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"Excuse me, are you with the Wilson party?" he asked an elderly guy getting out of his car.
"I'm with the Mack Lewis party" was the reply, and Ayers had everything he needed to know.
We walked inside and told the woman at the door we were with the Lewis party (which we soon learned was full of septuagenarians). She pulled out two red tickets and handed us each one. Ayers said he thought we got two free drinks, but she said the policy had changed.
"Well, can we have an extra ticket?" he asked, making her eyes roll and her head shake.
Ayers isn't the slickest-looking dude -- hangdog face, shaggy hair, thick glasses -- but this works to his advantage. Even though she had seen him a dozen times, the doorkeeper still didn't recognize him. Nor did the waitress who took our drink orders, although she did inform us the happy-hour policy had changed: Now you had to buy a drink before you could get a free one.
When Ayers asked why the deal was different, she said, "People were taking advantage of it, leaving right after they finished their free drinks."
Well, imagine that.
Ayers loves the thrill of the crash. He almost got his ass kicked once at a small-town wedding when the groom walked in the kitchen and saw him chowing down on the party's grub. (He ended up paying for what he ate.) His biggest feat to date is crashing the Super Bowl, he says, adding it was a little scary how easy it was: "I made it past three checkpoints."
According to Ayers's account, he showed up, wearing all black, at the hotel where the halftime crews were loading the bus and mixed in with the workers, getting a free ride all the way to field level. After that, he just made sure not to stand in one place for very long.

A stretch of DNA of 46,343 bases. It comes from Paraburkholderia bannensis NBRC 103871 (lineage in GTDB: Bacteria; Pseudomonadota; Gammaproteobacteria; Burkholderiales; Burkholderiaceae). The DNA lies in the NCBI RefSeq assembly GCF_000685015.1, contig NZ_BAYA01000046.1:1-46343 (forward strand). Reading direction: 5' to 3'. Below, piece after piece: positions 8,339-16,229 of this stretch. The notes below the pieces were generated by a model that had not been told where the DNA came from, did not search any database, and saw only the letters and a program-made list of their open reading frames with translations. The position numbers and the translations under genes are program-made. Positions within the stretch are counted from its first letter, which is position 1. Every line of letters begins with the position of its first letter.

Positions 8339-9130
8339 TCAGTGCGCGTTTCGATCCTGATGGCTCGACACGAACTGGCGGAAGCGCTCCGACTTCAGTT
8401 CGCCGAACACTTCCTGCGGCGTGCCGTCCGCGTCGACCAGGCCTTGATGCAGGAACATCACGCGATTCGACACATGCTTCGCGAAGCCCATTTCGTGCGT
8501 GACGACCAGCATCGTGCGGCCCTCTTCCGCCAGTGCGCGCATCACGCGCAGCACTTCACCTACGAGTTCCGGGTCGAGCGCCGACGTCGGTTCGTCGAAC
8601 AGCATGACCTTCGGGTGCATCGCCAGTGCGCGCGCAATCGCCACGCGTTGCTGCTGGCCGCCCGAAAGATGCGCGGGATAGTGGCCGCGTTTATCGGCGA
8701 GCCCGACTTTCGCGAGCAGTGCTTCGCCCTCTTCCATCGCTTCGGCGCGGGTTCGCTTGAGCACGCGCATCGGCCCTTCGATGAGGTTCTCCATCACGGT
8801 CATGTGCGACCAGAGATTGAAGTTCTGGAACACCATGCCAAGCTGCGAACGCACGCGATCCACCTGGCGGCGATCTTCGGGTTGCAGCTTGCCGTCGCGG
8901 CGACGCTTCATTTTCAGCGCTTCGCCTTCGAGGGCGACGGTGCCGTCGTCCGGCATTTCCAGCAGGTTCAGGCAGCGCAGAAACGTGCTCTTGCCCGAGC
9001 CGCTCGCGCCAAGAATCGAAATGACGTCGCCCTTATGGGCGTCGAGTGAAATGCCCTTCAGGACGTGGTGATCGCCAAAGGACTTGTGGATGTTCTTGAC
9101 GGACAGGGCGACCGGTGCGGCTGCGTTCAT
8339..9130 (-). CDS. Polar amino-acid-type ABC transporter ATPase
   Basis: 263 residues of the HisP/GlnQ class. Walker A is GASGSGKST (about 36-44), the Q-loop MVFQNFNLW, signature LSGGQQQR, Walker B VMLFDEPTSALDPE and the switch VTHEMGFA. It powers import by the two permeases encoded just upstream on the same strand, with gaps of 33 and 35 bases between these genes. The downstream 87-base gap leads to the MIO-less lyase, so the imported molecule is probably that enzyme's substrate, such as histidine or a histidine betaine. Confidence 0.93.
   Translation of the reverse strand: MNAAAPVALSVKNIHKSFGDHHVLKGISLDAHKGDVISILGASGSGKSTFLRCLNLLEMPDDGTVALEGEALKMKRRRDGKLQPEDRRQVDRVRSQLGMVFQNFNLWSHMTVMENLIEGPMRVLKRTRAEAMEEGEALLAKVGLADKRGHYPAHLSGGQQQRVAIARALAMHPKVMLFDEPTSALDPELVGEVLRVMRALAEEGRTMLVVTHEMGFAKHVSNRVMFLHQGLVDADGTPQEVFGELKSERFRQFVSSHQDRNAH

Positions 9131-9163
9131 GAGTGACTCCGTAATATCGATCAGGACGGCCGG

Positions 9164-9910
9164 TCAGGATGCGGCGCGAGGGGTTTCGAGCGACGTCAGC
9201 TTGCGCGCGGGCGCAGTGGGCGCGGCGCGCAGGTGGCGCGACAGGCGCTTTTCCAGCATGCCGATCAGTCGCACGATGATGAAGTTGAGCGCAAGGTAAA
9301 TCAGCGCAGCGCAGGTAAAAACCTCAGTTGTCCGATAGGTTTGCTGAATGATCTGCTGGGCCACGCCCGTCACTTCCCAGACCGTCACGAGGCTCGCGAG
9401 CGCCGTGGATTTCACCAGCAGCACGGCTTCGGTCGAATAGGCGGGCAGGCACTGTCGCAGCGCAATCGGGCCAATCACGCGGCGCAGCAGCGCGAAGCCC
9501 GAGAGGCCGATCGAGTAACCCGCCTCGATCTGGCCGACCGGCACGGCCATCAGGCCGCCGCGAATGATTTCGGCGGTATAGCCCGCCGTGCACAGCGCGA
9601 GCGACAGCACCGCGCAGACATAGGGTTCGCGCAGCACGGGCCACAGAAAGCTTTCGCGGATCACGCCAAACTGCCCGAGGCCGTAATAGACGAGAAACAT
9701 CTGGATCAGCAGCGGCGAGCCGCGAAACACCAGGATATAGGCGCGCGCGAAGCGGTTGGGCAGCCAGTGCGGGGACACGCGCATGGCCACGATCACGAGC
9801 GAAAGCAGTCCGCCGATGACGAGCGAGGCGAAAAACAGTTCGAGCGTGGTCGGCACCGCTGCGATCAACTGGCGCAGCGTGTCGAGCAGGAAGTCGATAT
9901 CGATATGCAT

When it comes to crashing smaller events, he recommends always carrying an empty box in your car, anything that'll make you look like a delivery driver. And then you've just got to talk your way past the guards.
"They usually make minimum wage," he says, "and by the end of the night they're pretty tired."
He also recommends buying copies of every color wristband available, so you're ready for whatever may come. He has a buddy who goes out with one of each color pinned to the inside of his jacket.
"They worked great at the rodeo cook-off," he says.
If Ayers is to be believed -- after all, his specialty is lying about his importance -- he's pulled off some great crashes over the years: parties, mixers, the Academy Awards. But I soon found myself telling him about all the different ways I'd found to scam drinks. Perhaps I was drunk on seven days of success (and, you know, three beers), but by the time I left I was sure I'd taught him a thing or two.
I'd scored way more freebies than he had in the past week. And the Wild West thing was a bust. I could've done much better at an art opening. I could've gotten trashed. Could it be that I was the master of free booze?
Or at least that's what I thought until it hit me: He hadn't paid for any of our drinks at Wild West. I had bought them all.